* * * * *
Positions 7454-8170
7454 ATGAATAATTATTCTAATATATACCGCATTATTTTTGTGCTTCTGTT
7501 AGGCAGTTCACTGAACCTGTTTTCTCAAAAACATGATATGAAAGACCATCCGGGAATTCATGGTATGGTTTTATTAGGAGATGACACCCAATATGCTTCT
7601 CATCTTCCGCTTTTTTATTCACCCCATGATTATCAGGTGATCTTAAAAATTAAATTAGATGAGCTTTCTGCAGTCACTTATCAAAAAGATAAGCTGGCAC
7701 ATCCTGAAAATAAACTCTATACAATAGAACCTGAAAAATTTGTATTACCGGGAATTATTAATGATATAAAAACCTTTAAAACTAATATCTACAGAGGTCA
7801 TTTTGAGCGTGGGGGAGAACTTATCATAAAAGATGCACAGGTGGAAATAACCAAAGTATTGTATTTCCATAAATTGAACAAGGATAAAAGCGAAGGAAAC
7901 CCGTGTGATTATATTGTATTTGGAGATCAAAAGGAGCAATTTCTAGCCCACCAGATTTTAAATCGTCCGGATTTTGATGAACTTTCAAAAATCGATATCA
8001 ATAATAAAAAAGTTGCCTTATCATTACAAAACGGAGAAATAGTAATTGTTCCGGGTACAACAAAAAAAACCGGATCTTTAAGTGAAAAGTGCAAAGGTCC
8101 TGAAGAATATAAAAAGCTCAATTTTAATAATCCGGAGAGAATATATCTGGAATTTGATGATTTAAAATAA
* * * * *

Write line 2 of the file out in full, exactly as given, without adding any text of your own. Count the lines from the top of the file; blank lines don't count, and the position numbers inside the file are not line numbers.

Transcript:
7454 ATGAATAATTATTCTAATATATACCGCATTATTTTTGTGCTTCTGTT